The central part of the castle is an old baroque palace which was partially destroyed by fire on the night of April 2, 1896 and was reconstructed in the same year in its original form by Franz Hubert von Tiele-Winckler. The reconstruction works involved an extension of the residence. The eastern Neogothic-styled wing of the building was built by 1900, along with an adjacent orangery. In 1912-1914, the western wing was built in the Neo-Renaissance style. The architectural form of the castle contains a wide variety of styles, thus it can be generally defined as eclectic.

The height of the building, as well as its numerous turrets and spires, give the impression of verticalism. The whole castle has exactly ninety-nine turrets. Inside, it contains 365 rooms. The castle was twice visited by the German Emperor Wilhelm II. His participation in hunting during his stay at the castle was documented in a hand-written chronicle in 1911 as well as in the following year. The castle in Moszna was the residence of a Silesian family Tiele-Winckler who were industrial magnates, from 1866 until the spring of 1945 when they were forced to move to Germany and the castle was occupied by the Red Army. The period of the Soviet control caused significant damage to the castle's internal fittings in comparison to the minor damage caused by WWII.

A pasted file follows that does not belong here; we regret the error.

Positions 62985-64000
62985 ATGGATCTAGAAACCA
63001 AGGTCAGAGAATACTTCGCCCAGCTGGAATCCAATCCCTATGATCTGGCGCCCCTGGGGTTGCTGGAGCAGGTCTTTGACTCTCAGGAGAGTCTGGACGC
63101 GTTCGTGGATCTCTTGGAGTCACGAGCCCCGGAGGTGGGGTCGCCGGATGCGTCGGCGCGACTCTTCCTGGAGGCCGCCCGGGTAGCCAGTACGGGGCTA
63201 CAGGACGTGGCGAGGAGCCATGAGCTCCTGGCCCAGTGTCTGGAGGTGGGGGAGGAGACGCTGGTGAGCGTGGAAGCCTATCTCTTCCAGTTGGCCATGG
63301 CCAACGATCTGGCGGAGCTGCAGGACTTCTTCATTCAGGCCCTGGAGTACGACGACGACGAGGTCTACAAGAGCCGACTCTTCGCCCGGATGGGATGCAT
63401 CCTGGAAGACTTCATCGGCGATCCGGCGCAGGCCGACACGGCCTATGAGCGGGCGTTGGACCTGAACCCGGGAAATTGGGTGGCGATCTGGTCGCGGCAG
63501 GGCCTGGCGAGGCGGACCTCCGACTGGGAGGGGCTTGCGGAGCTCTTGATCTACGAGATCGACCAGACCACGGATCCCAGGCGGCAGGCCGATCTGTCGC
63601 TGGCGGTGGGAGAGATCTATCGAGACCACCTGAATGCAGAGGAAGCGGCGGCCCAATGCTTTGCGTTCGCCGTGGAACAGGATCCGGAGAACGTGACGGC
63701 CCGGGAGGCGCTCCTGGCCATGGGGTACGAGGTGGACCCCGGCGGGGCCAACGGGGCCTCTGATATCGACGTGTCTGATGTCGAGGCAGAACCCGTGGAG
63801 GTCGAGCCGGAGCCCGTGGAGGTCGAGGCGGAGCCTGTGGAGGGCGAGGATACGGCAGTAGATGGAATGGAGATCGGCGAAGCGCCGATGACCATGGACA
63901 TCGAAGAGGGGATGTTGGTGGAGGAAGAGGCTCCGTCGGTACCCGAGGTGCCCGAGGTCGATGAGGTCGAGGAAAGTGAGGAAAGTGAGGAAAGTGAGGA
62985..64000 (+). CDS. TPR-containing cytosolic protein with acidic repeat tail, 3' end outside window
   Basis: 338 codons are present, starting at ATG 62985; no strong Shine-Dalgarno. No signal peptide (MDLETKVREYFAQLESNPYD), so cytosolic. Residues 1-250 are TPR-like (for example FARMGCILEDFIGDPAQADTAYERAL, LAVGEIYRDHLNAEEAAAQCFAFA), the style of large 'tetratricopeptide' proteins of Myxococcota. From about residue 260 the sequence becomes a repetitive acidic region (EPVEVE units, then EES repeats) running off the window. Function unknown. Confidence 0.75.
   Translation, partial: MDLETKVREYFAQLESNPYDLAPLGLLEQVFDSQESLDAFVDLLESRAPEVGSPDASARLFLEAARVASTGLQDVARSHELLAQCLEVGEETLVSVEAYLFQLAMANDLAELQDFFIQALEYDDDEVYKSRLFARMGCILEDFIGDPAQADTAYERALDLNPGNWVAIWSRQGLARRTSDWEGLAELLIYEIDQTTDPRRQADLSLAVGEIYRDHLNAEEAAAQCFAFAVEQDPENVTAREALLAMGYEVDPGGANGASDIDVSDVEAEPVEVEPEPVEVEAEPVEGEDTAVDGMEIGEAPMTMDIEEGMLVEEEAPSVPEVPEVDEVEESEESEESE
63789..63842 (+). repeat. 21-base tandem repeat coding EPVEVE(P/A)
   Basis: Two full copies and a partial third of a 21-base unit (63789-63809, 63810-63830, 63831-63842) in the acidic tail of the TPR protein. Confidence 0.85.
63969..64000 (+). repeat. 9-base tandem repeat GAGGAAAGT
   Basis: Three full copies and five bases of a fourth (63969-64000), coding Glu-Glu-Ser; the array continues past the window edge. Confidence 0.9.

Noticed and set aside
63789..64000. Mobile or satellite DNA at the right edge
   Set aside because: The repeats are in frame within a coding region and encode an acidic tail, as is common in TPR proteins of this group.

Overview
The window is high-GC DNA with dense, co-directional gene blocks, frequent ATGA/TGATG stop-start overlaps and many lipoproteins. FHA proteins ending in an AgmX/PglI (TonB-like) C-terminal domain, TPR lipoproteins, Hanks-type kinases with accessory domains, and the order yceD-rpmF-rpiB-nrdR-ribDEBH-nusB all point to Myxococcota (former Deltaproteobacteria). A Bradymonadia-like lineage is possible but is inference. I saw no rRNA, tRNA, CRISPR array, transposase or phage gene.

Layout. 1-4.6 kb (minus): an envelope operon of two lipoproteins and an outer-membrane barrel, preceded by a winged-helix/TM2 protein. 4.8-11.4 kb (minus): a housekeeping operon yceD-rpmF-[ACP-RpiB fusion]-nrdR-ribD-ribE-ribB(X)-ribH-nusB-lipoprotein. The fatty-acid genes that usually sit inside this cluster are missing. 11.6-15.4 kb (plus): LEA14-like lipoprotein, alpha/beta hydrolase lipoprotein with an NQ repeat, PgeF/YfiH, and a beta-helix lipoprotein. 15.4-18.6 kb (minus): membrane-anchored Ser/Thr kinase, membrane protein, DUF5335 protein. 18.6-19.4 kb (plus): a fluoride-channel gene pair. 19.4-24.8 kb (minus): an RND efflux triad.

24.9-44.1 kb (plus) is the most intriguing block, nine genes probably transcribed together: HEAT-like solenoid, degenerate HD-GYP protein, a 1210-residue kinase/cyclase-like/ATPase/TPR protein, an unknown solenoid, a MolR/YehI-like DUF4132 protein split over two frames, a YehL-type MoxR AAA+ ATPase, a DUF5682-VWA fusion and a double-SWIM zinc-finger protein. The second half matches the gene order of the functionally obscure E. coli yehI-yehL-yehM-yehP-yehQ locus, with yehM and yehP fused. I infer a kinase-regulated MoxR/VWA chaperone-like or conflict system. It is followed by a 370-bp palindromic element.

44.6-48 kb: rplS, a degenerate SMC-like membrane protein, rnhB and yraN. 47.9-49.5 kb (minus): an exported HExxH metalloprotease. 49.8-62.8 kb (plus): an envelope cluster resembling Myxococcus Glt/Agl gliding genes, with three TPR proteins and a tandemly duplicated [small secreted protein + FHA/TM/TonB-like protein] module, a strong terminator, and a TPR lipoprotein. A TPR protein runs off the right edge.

After World War II the castle did not have a permanent owner and was the home of various institutions until 1972 when it became a convalescent home. Later it became a Public Health Care Centre for Therapies of Neuroses. Nowadays it can be visited by tourists since the health institution has moved to another building in the neighbourhood. The castle also has a chapel which is used as a concert hall. Since 1998 the castle housed a gallery in which works of various artists are presented at regular exhibitions.

Apart from the castle itself, the entire complex includes a park which has no precise boundaries and includes nearby fields, meadows and a forest. Only the main axis of the park can be characterised as geometrical. Starting from the gate, it leads along the oak and then horse-chestnut avenues, towards the castle. Further on, the park passes into an avenue of lime trees with symmetrical canals running along both sides of the path, lined with a few varieties of rhododendrons. The axis of the park terminates at the base of a former monument of Hubert von Tiele-Winckler. On the eastern side of the avenue there is a pond with an islet referred to by the owners as Easter Island. The islet is planted with needle-leaved shrubs and can be reached by a Chinese-styled bridge. The garden, as part of the whole park complex was restored slightly earlier than the castle itself. Preserved documents of 1868 state that the improvement in the garden's aesthetic quality was undertaken by Hubert von Tiele-Winckler.